Transit Toronto is sponsored by bus tracker and next vehicle arrivals. TransSee features include vehicle tracking by route or fleet number, schedule adherence, off route vehicles and more advanced features. Works on all mobile devices and on any browser.
Supports Toronto area agencies TTC, GO trains, MiWay, YRT, HSR and GRT, as well as NY MTA, LA metro, SF MUNI, Boston MBTA, and (new) Barrie.

Airport rail link must serve GTA, not just downtown

Commuter Corner
Joseph Hall

The most promising proposal for a new rail link to Pearson International Airport might well have the scent of horse manure about it.

The idea, which got a boost last week as part of the Greater Toronto Services Board’s new GTA transportation plan, would likely use Woodbine Racetrack as the linchpin in its airport connection.

While the GTSB is vague on details, preferring a consultative approach before deciding on routes over the coming months, its proposed airport link would have GO Transit’s Georgetown rail corridor as its backbone.

It’s a good bet the Georgetown line would then rely on a new station at the racetrack, at Rexdale Blvd. and Highway 27, as its main Pearson transfer point.

From Woodbine, passengers would travel via an elevated people-mover, like those used at Florida’s Disney World, for a five-minute run into the Pearson terminals.

Collenette has said his high-speed connection likely would run in a single uninterrupted trip from Union Station right into the airport’s massive new terminal, now under construction.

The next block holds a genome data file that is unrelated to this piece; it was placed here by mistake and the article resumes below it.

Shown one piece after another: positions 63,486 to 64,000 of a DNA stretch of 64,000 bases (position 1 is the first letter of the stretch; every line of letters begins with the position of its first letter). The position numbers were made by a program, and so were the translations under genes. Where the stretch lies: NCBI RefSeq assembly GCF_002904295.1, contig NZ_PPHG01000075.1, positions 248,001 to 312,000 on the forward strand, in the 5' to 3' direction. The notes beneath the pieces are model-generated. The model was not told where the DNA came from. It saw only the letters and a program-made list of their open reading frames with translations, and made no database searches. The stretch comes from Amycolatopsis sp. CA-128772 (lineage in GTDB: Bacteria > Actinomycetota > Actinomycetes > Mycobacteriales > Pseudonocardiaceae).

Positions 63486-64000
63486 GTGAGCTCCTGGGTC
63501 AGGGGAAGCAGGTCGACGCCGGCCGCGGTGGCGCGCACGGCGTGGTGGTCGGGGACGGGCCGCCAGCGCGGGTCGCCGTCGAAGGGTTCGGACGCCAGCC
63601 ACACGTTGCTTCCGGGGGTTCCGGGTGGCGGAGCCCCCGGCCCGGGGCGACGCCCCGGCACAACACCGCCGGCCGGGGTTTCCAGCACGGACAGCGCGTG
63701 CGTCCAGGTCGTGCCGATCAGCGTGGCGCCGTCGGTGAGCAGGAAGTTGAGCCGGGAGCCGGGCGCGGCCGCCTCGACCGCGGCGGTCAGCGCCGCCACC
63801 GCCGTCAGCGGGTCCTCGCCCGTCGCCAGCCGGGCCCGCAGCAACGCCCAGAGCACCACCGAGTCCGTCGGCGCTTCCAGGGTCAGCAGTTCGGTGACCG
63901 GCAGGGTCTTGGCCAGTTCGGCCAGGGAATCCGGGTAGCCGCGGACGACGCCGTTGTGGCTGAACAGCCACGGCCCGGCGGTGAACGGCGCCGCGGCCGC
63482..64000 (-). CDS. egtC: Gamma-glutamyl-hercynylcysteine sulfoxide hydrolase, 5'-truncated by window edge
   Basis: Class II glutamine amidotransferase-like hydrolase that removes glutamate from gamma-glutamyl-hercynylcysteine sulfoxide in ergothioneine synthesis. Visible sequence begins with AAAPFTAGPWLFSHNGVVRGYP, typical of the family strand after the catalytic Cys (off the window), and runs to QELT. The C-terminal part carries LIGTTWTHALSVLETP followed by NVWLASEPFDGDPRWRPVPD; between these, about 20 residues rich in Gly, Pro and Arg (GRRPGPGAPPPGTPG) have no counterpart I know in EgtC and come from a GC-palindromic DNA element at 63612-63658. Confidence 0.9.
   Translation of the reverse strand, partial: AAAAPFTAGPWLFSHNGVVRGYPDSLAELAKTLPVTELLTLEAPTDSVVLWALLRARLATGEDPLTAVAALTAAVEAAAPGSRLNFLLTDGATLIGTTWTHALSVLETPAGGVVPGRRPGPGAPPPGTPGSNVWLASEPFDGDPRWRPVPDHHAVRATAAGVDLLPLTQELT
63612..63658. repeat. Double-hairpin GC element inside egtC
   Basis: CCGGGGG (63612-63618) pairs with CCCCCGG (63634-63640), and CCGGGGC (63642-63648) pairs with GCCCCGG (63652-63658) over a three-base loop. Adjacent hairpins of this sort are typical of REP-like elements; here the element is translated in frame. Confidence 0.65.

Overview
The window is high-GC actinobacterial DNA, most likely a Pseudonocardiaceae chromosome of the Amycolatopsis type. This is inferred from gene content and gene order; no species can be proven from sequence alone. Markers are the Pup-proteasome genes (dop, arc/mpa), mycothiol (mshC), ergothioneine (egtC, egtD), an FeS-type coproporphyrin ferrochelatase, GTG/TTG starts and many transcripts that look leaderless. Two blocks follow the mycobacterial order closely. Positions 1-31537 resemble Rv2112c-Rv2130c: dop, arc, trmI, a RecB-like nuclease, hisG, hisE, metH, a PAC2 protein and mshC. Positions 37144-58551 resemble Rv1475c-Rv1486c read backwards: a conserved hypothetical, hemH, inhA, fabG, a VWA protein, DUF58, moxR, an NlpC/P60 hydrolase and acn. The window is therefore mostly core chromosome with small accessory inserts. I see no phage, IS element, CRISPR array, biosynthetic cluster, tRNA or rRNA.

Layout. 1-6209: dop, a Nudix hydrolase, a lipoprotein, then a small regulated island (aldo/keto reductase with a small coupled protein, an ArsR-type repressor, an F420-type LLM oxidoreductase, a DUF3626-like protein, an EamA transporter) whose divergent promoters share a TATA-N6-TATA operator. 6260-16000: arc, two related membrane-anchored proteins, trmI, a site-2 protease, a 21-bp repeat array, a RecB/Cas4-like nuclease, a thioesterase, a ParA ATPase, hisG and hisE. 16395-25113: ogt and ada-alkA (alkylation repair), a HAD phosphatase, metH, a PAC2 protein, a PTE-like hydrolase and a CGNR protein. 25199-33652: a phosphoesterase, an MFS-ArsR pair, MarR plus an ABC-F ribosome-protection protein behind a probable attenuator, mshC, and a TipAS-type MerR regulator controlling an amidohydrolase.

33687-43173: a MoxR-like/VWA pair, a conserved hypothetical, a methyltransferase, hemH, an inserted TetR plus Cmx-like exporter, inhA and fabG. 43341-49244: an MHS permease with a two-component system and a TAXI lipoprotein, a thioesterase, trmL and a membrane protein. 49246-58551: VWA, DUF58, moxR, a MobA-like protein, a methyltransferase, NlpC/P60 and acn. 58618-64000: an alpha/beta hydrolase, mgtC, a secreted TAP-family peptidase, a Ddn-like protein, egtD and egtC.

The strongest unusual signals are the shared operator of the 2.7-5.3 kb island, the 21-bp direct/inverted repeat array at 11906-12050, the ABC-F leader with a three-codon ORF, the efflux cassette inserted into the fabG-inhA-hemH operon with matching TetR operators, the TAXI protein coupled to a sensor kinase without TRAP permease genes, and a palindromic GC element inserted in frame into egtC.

His preferred route, Collenette says, could be partially or wholly paid for by the private sector and would take passengers from Union to the airport in as little as 15 minutes.

Each of the plans, however, has its own pros and cons.

While the direct route from Union to the airport would be at least twice as fast as the GO proposal, for example, it would also require extensive new tracking and cost at least $1 billion to build.

The GO plan would be significantly cheaper to set up - a new Woodbine station, for example, could be built for $3 million.

Aside from slower trips, however, GO passengers would also face a transfer at the Woodbine people mover before arriving at Pearson.

Most transit experts agree transfers present passengers with a major psychological barrier and this could seriously detract from the GO link’s popularity.

On the other hand, if it were to be privately funded, Collenette’s quicker link would likely cost passengers using it significantly more than the slower GO service.

It has been estimated the direct link would cost those using it $15 a shot, while a GO train now from Union to Georgetown costs less than half that amount.

If, however, the private sector could be lured into building the express project - by no means a sure thing - its cost to taxpayers at large would be far less than the cheaper GO proposal.

There is, however, one advantage to the GO idea that might well outweigh anything else Collenette’s project could offer the GTA.

A GO link would simply serve a far larger area and give hundreds of thousands more people access to an airport link.

The single most pressing problem with an express link connecting Pearson exclusively with Union Station is that a mere 17 per cent of people arriving at the airport currently travel downtown.

In addition, a large number of those headed downtown are business travelers who can write off airport limousines on expense accounts.

The small percentage of Pearson passengers travelling downtown then, and their access to cheap, convenient alternatives, brings into question the financial viability of the Union link, and its utility to the broader GTA.

A GO link would obviously connect Pearson and Union Station, plus it would also tie the airport in with a massive, existing commuter system that could collect passengers on a single run from Georgetown out to Oshawa.

Pearson’s passengers and employees are dispersed throughout the Greater Toronto Area. A transit system feeding the airport, then, should have as broad a reach as possible.